New Tool Developed to Track How Breast Cancer Grows
New system combines computational and experimental techniques to map evolutionary cancer lineages in their natural habitat of human tissue.
A new tool developed by researchers at the Wellcome Sanger Institute is able to track the growth of breast cancer in detail not previously available, which highlights how cells around the tumor may be the vital in controlling spread of the disease.
Additionally, the new tool is able to trace which populations of breast cancer cells are responsible for spreading the disease, and highlights how cancer cells location may be as important as mutations in tumor growth.
The technology was developed by teams from the Wellcome Sanger Institute, EMBL’s European Bioinformatics Institute (EMBL-EBI), the German Cancer Research Center (Deutsches Krebsforschungszentrum, DKFZ), the Science for Life Laboratory in Sweden, as well as additonal collaborators.
“We have created a system that combines computational and experimental techniques that allows us to map evolutionary cancer lineages in their natural habitat of human tissue,” first author Artem Lomakin, from EMBL-EBI and the German Cancer Research Center (Deutsches Krebsforschungszentrum, DKFZ), said in a press release. “While it has been previously possible to trace the lineage of cancer tumor cells in an experimental setup, this is the first time that multiple lineages were traced in human tissues, giving a complete overview of breast cancer development in the body. Insights generated by our system were impossible to get before, especially at this scale.”
The tool may help address some of the most significant questions in treating cancer, such as why some cancer cells spread, how treatment resistance is formed, and why some therapies fail. This development may be used in the future to determine how certain treatments influence cancer at the genetic level and its impact on how the tumor interacts with the immune system and the surrounding environment.
Breast cancer occurs when cells start to grow uncontrollably caused by cell mutations. The tumor eventually becomes a patchwork of cells with different mutations that are genetically different and may have different reactions to treatments.
The subsequent mutations are influenced by what is happening around the cancer, the cells it is surrounded by, and the individual’s immune system.
The newly developed tool uses hundreds of thousands of tiny fluorescent molecular probes to interrogate cellular DNA and RNA and can scan large pieces of tissue with fluorescence microscopy. This allows researchers to can genetically and physically map the unique set of cancer cell clones, how gene expression programs change, and illustrate how they interact with their environment.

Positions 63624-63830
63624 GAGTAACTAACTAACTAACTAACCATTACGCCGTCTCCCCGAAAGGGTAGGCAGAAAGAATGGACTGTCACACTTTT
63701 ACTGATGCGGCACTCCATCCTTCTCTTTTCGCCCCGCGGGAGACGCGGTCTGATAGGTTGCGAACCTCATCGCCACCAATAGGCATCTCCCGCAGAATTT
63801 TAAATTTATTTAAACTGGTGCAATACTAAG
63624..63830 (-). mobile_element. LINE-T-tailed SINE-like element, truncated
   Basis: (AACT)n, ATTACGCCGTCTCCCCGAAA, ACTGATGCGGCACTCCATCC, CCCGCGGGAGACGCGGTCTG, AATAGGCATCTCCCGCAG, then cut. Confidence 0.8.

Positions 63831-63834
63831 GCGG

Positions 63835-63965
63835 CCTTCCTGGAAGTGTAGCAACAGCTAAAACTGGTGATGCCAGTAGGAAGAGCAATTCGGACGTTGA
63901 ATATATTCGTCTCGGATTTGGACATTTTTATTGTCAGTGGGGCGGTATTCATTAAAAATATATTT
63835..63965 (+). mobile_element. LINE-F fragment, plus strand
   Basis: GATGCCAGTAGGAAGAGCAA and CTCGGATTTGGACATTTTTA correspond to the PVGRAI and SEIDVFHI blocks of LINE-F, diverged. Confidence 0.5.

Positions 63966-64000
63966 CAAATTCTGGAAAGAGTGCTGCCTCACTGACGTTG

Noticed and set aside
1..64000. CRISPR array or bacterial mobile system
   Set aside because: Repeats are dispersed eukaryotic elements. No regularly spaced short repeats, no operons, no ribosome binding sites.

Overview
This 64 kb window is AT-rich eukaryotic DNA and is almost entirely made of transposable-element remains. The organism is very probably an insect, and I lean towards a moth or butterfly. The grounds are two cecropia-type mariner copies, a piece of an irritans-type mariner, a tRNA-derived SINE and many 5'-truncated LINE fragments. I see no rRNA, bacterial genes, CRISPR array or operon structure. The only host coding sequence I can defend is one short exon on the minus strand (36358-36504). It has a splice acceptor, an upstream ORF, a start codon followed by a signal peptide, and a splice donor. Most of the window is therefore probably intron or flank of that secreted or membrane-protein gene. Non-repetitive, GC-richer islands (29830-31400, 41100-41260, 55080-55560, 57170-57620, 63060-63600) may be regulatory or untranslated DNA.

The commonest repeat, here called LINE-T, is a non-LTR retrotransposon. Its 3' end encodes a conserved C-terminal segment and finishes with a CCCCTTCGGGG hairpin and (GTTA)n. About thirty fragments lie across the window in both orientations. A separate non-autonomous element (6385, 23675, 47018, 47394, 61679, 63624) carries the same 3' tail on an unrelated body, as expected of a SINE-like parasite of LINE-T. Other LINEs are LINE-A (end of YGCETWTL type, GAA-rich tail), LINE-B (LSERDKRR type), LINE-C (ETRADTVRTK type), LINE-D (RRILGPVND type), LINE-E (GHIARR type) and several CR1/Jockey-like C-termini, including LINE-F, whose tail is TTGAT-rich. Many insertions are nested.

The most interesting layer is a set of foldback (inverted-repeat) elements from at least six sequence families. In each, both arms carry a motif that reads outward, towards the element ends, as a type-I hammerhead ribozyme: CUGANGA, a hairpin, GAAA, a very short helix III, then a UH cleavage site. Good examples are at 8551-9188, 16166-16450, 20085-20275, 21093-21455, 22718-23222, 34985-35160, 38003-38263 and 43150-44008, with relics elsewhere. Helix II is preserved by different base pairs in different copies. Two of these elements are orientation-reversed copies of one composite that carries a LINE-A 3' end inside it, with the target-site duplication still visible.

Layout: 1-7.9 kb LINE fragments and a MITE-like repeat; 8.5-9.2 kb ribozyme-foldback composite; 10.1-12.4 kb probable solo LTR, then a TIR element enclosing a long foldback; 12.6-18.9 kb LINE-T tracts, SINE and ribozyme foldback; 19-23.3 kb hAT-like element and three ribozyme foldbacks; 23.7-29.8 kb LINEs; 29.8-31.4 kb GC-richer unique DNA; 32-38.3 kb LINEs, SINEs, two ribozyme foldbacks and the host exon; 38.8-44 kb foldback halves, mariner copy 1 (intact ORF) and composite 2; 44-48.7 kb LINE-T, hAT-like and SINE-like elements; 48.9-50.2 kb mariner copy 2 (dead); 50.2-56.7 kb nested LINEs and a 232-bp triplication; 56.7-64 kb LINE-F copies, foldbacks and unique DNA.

The researchers found specific and often unexpected patterns of clone growth across multiple stages of breast cancer development. They also found that genetic clones behave differently depending on where they started in the breast. The results findings also suggest that it is not always just genetics that influence how cancer cells grow, but this is also influenced the location of the tumors.
Future research may lead to the development of therapies that could prevent or reduce the ability of cancer cells to grow and spread by influencing the environment around the tumor, according to the investigators. They added that the tool may be able to test how new treatments impact both the cancer and its interaction with the immune system, which would provide a total picture of how therapies work and any possible adverse effects.
“Cancer is caused by genetic mutations in a cell and this research was the first time that we were able to use DNA base specific probes to target dozens of these mutations in a set of cancer cell clones,” said professor Mats Nilsson, co-senior author from the Science for Life Laboratory at Stockholm University, in a press release. "This innovative technique allowed us to accurately reconstruct the spread of these clones. An important insight from our research is that it may not be the genetic changes alone that are the reason that the cancer cells survive and spread; it could also be where they are. This adds an additional layer of complexity as well as new potential ways to target the disease. It may also offer explanations about why some treatments only work in some individuals, even if they have similar mutations to others, as the tumors are found in different areas of the breast.”
Breast cancer spread uncovered by new molecular microscopy. Wellcome Sanger Institute. November 9, 2022. Accessed November 10, 2022. https://www.sanger.ac.uk/news_item/breast-cancer-spread-uncovered-by-new-molecular-microscopy/